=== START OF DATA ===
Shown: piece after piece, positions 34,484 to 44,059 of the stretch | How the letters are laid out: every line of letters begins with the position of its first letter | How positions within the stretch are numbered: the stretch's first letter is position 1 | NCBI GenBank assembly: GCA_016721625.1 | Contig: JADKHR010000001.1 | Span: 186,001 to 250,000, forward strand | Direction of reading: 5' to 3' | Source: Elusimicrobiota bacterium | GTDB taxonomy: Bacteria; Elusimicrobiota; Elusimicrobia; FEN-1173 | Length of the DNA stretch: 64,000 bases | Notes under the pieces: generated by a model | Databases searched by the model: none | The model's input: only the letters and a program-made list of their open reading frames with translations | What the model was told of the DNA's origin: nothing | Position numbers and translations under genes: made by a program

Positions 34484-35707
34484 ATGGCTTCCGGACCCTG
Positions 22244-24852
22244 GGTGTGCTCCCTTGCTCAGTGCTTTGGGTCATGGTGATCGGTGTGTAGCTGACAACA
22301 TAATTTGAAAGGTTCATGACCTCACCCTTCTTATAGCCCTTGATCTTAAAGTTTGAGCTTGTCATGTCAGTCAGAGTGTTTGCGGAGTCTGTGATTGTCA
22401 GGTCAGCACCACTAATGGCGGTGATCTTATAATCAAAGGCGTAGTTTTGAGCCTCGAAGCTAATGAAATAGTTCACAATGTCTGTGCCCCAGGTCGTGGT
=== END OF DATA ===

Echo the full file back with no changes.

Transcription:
Shown: piece after piece, positions 34,484 to 44,059 of the stretch | How the letters are laid out: every line of letters begins with the position of its first letter | How positions within the stretch are numbered: the stretch's first letter is position 1 | NCBI GenBank assembly: GCA_016721625.1 | Contig: JADKHR010000001.1 | Span: 186,001 to 250,000, forward strand | Direction of reading: 5' to 3' | Source: Elusimicrobiota bacterium | GTDB taxonomy: Bacteria; Elusimicrobiota; Elusimicrobia; FEN-1173 | Length of the DNA stretch: 64,000 bases | Notes under the pieces: generated by a model | Databases searched by the model: none | The model's input: only the letters and a program-made list of their open reading frames with translations | What the model was told of the DNA's origin: nothing | Position numbers and translations under genes: made by a program

Positions 34484-35707
34484 ATGGCTTCCGGACCCTG
Positions 22244-24852
22244 GGTGTGCTCCCTTGCTCAGTGCTTTGGGTCATGGTGATCGGTGTGTAGCTGACAACA
22301 TAATTTGAAAGGTTCATGACCTCACCCTTCTTATAGCCCTTGATCTTAAAGTTTGAGCTTGTCATGTCAGTCAGAGTGTTTGCGGAGTCTGTGATTGTCA
22401 GGTCAGCACCACTAATGGCGGTGATCTTATAATCAAAGGCGTAGTTTTGAGCCTCGAAGCTAATGAAATAGTTCACAATGTCTGTGCCCCAGGTCGTGGT